Not Managing Today?
Another day, another survey confirming that work just isn’t working any more. This time, it’s Management Today reporting on research from the Roffey Park Institute, which found that the majority of middle managers (72%), senior managers (69%) and board directors (63%) are looking for a greater sense of meaning from their work. The disillusionment has been growing since the survey began eight years ago.
It’s not surprising that managers are craving meaning from their jobs when, according to other research, they have precious little time for anything else – nor, in reality, do most of the people above or below them. Nor is it surprising that they aren’t finding it. Ultimately job satisfaction is a gift from God (Ecclesiastes 5:19), but because, despite the rhetoric of corporate values statements, today’s workplace is in reality almost entirely focused on a single bottom line – profit. Profit is necessary, but hardly a cause worth being exhausted by, and anxious about, until the day you retire. Particularly if, as leaked Government documents suggest, we’ll be whirling along in meaninglessness until we’re 70. Indeed, one of the greatest challenges facing Christians in the UK is to live the abundant life of Christ in the face of the dehumanising, relationally destructive and emotionally, physically and spiritually debilitating effects of the contemporary workplace.
This pressure is also, of course, one of our greatest opportunities, precisely because the political parties, business and the medics are long on diagnosis, deft at dealing with symptoms, but woefully short on solutions. However, before we crow too loudly and vaunt the superiority of a Christian approach, we should not forget just how many people working for Christian organisations and churches are also suffering from the negative impacts of the relentlessness of demand, and the shortage of resource. Recent Evangelical Alliance research, for example, revealed a woeful picture of pastoral stress. Some of this may be self-inflicted, but whatever its roots – impossible job descriptions, pride, congregational misunderstanding, lack of accountability – it is hardly likely to be Christ’s desired pattern.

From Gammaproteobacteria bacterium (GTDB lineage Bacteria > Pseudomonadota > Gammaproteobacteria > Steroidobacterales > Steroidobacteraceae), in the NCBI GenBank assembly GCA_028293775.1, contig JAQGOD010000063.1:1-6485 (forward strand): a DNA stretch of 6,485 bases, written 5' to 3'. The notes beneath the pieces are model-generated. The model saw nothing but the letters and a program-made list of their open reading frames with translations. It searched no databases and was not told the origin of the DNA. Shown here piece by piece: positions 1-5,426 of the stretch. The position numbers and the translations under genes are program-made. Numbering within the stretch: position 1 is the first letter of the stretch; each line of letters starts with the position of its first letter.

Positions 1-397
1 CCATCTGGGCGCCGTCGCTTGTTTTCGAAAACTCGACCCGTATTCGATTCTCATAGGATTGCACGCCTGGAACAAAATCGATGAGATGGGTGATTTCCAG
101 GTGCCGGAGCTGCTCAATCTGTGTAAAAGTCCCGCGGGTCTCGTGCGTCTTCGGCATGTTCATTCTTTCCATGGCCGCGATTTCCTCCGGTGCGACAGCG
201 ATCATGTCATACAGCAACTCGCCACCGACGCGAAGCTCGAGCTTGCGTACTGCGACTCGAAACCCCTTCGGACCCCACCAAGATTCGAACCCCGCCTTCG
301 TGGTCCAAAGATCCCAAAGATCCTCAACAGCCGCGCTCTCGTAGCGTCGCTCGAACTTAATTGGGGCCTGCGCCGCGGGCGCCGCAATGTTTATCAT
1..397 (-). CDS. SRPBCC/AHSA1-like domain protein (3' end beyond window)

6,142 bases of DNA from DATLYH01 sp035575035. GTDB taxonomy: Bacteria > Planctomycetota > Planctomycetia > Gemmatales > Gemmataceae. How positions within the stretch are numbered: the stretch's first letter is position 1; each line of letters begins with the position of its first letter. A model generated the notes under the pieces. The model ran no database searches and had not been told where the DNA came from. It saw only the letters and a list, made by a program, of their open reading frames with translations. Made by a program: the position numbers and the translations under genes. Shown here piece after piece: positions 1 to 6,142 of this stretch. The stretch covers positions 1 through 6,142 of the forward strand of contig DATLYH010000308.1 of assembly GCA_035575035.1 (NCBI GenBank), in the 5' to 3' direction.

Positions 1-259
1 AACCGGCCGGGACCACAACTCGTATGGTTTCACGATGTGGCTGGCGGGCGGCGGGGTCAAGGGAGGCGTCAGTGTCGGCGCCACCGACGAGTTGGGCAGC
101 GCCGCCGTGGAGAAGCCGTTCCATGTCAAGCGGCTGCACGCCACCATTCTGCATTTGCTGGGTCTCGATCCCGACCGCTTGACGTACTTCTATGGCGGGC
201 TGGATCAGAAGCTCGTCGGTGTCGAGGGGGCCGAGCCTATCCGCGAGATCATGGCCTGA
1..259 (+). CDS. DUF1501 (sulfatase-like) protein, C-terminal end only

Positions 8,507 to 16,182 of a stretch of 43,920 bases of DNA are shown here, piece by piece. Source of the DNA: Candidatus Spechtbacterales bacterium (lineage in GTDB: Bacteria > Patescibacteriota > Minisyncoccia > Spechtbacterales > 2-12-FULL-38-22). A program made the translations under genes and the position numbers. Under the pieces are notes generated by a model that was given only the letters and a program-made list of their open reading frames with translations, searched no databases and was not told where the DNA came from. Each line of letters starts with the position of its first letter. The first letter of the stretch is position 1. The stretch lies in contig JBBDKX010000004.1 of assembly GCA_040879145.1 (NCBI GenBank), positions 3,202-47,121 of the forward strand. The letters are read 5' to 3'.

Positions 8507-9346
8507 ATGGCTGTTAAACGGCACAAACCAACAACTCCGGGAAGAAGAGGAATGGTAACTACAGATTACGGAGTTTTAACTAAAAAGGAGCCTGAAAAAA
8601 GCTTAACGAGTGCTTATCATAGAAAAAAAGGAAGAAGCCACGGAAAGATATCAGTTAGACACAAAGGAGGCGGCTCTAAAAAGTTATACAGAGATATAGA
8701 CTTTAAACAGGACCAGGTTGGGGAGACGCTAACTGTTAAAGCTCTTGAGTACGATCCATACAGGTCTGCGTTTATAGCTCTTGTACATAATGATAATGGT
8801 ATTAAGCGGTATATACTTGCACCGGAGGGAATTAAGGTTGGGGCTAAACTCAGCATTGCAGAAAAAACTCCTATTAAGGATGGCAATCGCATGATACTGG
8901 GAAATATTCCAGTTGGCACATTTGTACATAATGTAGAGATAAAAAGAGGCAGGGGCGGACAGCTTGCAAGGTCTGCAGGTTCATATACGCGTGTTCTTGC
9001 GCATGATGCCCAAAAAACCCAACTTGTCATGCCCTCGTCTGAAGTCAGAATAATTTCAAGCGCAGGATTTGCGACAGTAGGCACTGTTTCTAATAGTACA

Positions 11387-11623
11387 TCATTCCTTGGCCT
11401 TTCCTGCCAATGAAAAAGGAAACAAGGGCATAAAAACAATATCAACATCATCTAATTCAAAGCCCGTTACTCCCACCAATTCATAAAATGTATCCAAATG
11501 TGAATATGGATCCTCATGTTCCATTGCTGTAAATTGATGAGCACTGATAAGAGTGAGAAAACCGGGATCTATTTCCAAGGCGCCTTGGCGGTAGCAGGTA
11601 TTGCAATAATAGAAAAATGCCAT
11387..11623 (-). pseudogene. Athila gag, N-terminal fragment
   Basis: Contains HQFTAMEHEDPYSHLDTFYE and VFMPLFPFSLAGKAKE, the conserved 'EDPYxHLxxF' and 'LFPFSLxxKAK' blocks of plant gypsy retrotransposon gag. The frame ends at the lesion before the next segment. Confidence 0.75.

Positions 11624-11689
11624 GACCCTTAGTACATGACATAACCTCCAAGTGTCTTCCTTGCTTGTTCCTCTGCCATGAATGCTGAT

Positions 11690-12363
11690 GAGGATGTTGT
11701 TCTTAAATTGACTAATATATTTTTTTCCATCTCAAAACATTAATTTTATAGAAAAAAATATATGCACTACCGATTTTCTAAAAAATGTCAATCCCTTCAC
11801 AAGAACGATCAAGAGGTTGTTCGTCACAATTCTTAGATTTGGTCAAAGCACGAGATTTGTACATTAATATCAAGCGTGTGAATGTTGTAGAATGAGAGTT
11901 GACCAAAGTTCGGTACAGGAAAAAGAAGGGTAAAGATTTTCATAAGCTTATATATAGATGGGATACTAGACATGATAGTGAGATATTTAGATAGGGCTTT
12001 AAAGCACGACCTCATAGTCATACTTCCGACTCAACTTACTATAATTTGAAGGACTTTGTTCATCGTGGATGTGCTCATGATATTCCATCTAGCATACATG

However, for the majority of Christians in work, LICC research reveals that the big issues are stress and burnout, maintaining integrity, relationships, overwork, insecurity and redundancy. Encouragingly, some Christians are bucking the trend: one law company has capped partner hours at 45 per week, and found that people are queuing up to work for less money. Still quite a lot of money, it has to be said, but nevertheless less. Similarly, some individuals are downshifting, or restricting their own hours, others are beginning to challenge work practices. Some have recognised the contribution that Christians can make to the relatively new debates about worklife integration and the bottomline value of wellmotivated, energised employees. Others continue as they are, believing confidently that God wants them to be there, and finding strength through him. Of course, we may know that ultimately we work for the king of the universe (Colossians 3.2324), and we understand God’s transformational intentions for work – but such high purpose was surely not intended to be pursued at such fearsome cost. Sadly, what’s clear is that few of us have the time, energy or even the necessary hope to stop and work out how to make any meaningful change to our work pattern. If this is you, contact a friend now and book a time to start the conversation.
“When God gives anyone wealth and possessions, and enables them to enjoy them, to accept their lot and be happy in their work – this is a gift of God.’ Ecclesiastes 5:19